Marcos Jr draws support from the family’s northern stronghold as well as his alliance with vice presidential candidate and first daughter Sara Duterte.
But social media’s influence is critical.
One major battleground is Facebook, the most popular platform in the Philippines and used by most of its 76 million internet users.
Since Marcos Jr’s narrow loss to Robredo in the 2016 vice presidential race, pro-Marcos pages have pumped out misinformation about everything from electoral fraud and the family’s wealth to economic achievements during his father’s rule.
Robredo, who trailed Marcos by 45 percentage points in the latest poll by Pulse Asia Research, has also been a major target.
Among the dozens of claims about the Marcoses debunked by AFP is the popular assertion that the patriarch made his fortune when he was a lawyer via a massive gold payment from a client.
AFP also fact-checked dozens of false or misleading claims about Robredo, including doctored photos and videos that aim to portray her as stupid, unfriendly towards voters or even a communist.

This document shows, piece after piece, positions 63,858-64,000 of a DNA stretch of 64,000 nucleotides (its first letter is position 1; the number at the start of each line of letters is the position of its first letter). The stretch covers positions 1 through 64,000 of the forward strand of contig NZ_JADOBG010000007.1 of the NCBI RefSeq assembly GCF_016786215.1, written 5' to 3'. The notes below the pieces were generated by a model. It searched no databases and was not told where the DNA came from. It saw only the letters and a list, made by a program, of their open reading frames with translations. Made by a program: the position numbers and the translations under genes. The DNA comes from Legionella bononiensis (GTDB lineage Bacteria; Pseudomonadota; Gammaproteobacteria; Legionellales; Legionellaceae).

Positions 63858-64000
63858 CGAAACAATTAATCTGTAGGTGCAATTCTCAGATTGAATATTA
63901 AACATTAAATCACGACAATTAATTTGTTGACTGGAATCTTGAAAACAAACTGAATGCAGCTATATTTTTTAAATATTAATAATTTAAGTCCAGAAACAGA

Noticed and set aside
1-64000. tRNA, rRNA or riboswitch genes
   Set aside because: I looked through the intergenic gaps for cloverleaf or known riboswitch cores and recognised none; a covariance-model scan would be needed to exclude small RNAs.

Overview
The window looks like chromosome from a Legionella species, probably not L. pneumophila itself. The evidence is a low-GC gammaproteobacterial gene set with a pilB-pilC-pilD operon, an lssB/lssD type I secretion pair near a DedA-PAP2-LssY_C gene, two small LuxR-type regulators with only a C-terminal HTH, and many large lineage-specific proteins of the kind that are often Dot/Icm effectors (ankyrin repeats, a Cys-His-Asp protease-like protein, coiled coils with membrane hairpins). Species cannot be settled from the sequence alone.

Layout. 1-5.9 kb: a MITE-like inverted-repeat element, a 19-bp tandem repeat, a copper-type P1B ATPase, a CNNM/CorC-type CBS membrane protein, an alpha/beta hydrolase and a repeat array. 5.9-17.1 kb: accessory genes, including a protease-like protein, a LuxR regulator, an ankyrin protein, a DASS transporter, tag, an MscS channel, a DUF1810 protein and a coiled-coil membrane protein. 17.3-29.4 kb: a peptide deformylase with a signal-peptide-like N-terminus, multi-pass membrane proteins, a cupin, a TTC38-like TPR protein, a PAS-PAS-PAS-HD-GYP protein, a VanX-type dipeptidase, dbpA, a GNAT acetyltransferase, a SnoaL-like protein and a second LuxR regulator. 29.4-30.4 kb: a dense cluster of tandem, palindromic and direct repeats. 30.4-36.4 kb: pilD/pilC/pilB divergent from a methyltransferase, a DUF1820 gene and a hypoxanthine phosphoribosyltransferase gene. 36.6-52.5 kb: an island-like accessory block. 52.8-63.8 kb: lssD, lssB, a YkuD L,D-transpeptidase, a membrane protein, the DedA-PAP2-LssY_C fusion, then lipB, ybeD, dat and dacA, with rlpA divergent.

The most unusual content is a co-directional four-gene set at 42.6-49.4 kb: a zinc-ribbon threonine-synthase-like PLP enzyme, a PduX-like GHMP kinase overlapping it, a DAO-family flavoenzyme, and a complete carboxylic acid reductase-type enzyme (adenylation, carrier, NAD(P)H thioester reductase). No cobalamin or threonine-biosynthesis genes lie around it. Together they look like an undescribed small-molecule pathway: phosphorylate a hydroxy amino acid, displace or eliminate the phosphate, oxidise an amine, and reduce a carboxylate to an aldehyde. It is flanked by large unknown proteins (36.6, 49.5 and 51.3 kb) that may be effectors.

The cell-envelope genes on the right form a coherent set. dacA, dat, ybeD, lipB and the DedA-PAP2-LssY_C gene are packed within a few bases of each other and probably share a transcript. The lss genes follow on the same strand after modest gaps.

Activity has only intensified ahead of the 2022 elections, drowning out support for Robredo.
In the past year, there have been nearly 75 million interactions – reactions, comments or shares – with posts on more than a hundred pro-Marcos pages with at least 3,000 followers, according to data from social media monitoring platform CrowdTangle.
That compares with just over 39 million interactions for the same number of pages promoting Robredo.
When Robredo announced her presidential bid on October 7, interactions on pro-Marcos pages spiked to more than 1.8 million – about nine times the daily average.
Pro-Robredo pages received 487,000 interactions.
“It’s hard for the other campaigns to compete with the Marcos machinery online, because this is six years in the making,” said Cleve Arguelles, an assistant lecturer in political science at De La Salle University in Manila.
“They’ve really worked hard to dominate these spaces and they’re reaping the benefits of investing early in troll armies and building these online communities.”
It is not possible to tell how many of the pages were created by real supporters or the candidates.